Freaking Single POV writing. I know many of you are writers, and I beseech you: if you are going to write books which expand out into a universe give the idea of additional POVs a shot. Not all narratives are served by staying faithfully with one character, and especially if that character is male and we have no avenue for getting into the heads of his female counterparts. There is a plot development at the end of the book which comes to us with ZERO foreshadowing (maybe some of you caught it? I certainly didn’t) that left a bitter taste in my mouth. I understand that the character in question had reasons for not talking to Darrow about what she was hiding, but because she felt that she couldn’t speak to him, we had no way of knowing or understanding her character motivations. It happened time and again through this story and I would have loved a few chapters from Victra, Mustang, Sevro, or even Roque or Thistle. The bad guys don’t view themselves as such, and hearing from those that had betrayed Darrow and Sevro would have made for interesting reading. But the author has to build that stuff in, and Brown didn’t and his books could have.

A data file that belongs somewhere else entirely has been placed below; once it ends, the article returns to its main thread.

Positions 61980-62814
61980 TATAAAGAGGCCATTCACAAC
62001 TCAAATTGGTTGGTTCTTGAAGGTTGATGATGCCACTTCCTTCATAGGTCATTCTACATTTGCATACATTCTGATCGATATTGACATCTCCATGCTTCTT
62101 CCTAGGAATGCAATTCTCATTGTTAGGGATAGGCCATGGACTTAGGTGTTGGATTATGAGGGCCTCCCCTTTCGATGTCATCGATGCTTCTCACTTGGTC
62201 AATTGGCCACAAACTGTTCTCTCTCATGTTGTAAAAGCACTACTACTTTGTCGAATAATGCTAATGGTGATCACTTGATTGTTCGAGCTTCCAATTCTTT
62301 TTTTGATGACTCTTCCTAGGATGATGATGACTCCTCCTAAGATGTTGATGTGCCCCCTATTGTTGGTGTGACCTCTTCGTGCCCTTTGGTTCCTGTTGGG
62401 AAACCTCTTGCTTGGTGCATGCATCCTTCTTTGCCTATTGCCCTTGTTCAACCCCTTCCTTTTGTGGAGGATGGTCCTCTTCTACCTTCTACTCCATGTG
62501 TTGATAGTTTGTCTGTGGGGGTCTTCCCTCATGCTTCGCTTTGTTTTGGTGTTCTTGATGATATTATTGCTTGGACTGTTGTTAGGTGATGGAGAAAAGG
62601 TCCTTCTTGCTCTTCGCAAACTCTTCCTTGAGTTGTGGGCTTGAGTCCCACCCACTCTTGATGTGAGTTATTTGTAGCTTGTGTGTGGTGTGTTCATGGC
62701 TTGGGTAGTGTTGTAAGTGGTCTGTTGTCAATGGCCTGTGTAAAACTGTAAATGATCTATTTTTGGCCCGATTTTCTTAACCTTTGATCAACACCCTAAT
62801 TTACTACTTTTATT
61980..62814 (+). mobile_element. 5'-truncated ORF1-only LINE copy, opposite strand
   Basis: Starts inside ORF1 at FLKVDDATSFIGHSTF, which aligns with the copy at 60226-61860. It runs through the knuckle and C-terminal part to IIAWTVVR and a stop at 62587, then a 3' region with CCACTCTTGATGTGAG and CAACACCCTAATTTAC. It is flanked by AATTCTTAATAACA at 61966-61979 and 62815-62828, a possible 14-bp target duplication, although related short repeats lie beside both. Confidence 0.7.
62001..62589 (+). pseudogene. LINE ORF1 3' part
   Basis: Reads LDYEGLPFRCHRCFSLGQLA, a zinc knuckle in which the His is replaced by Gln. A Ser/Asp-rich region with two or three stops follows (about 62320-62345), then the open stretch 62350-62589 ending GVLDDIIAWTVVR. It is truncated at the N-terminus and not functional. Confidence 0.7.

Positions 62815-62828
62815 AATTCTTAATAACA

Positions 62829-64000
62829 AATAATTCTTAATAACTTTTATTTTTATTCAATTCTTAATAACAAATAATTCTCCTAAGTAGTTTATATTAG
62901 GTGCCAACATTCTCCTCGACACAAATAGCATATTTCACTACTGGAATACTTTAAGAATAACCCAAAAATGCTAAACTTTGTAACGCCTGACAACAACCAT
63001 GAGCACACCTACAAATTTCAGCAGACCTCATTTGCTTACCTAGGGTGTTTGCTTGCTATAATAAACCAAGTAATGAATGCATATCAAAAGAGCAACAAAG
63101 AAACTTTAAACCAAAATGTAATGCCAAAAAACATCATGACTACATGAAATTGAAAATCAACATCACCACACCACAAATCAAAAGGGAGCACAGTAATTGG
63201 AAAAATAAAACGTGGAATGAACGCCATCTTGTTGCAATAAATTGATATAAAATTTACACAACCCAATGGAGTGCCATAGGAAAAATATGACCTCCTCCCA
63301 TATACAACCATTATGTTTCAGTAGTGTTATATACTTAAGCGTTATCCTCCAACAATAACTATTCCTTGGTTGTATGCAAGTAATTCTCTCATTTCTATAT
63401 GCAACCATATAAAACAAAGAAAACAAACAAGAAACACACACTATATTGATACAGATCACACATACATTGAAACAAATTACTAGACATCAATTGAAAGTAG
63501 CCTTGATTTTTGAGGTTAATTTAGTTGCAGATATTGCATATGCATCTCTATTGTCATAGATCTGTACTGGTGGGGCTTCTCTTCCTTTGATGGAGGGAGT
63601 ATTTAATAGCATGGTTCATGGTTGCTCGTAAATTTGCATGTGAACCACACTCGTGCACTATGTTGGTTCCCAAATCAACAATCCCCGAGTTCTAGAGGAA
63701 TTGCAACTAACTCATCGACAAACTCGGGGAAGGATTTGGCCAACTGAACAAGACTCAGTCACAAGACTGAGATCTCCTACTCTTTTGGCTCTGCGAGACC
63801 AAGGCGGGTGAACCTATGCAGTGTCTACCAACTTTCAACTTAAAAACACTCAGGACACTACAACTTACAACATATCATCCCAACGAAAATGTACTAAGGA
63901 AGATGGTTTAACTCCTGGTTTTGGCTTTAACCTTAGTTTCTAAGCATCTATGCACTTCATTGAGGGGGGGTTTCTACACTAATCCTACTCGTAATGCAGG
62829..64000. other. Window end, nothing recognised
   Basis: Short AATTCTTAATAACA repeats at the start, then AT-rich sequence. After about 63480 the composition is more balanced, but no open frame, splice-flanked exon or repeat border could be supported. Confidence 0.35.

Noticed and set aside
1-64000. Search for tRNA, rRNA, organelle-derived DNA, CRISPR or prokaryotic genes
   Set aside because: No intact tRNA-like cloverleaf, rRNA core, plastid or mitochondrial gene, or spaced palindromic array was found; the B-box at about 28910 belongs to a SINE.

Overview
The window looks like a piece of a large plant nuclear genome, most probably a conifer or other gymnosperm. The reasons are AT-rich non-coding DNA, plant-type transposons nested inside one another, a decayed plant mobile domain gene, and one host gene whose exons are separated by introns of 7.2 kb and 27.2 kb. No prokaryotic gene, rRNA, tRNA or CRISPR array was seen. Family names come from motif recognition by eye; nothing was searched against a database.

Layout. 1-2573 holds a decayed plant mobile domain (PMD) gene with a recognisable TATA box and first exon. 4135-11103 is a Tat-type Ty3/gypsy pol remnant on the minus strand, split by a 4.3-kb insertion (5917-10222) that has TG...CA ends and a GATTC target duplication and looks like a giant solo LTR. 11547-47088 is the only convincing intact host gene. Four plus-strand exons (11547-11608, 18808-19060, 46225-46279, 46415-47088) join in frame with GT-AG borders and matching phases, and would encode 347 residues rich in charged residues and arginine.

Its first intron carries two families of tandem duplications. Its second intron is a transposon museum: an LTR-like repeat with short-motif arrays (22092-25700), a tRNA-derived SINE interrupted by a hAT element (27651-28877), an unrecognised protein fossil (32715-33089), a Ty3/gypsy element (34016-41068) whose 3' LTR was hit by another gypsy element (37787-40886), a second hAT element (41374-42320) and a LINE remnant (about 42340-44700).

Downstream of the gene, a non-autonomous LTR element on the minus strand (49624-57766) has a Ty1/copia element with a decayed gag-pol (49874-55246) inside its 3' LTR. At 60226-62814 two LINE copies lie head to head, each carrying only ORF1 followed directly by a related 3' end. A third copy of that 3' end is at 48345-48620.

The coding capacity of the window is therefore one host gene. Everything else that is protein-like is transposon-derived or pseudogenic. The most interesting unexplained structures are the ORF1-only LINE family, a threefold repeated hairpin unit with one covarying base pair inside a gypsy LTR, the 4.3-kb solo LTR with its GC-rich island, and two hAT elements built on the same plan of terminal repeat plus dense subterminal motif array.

I remain forever, House Barca.

The Sparrow (CBR7 #4)

Many moons ago I read Dreamers of the Day for CBR4. I loved the prose, and marveled at the rich character development even if my review isn’t as effusive (the book has grown on me over time). The author, Mary Doria Russell, has received positive reviews over the course of the many Cannonball Reads, so I decided that I wanted to jump back in with this author. I put The Sparrow on my library request list, and when the email came in that it was ready I picked it up and eventually got around to reading it, without reminding myself what the plot was (I tend to go back and work through an author’s oeuvre from the beginning after I’ve discovered I enjoy their work, and The Sparrow was Russell’s first book).

The Sparrow tells the story of a not too distant future (which we are nearly already in thanks to this book being nearly 20 years old) in which extraterrestrial life has been discovered on a not too far away planet and the team that assembles to make first contact. The story ping pongs back and forth between 2019 and 2060, and eventually the years in between. One of the time periods is full of hope, and one is full of despair. The despair of our main protagonist, a Jesuit priest named Emilio Sandoz was almost more than I could bear. But we’ll get to that.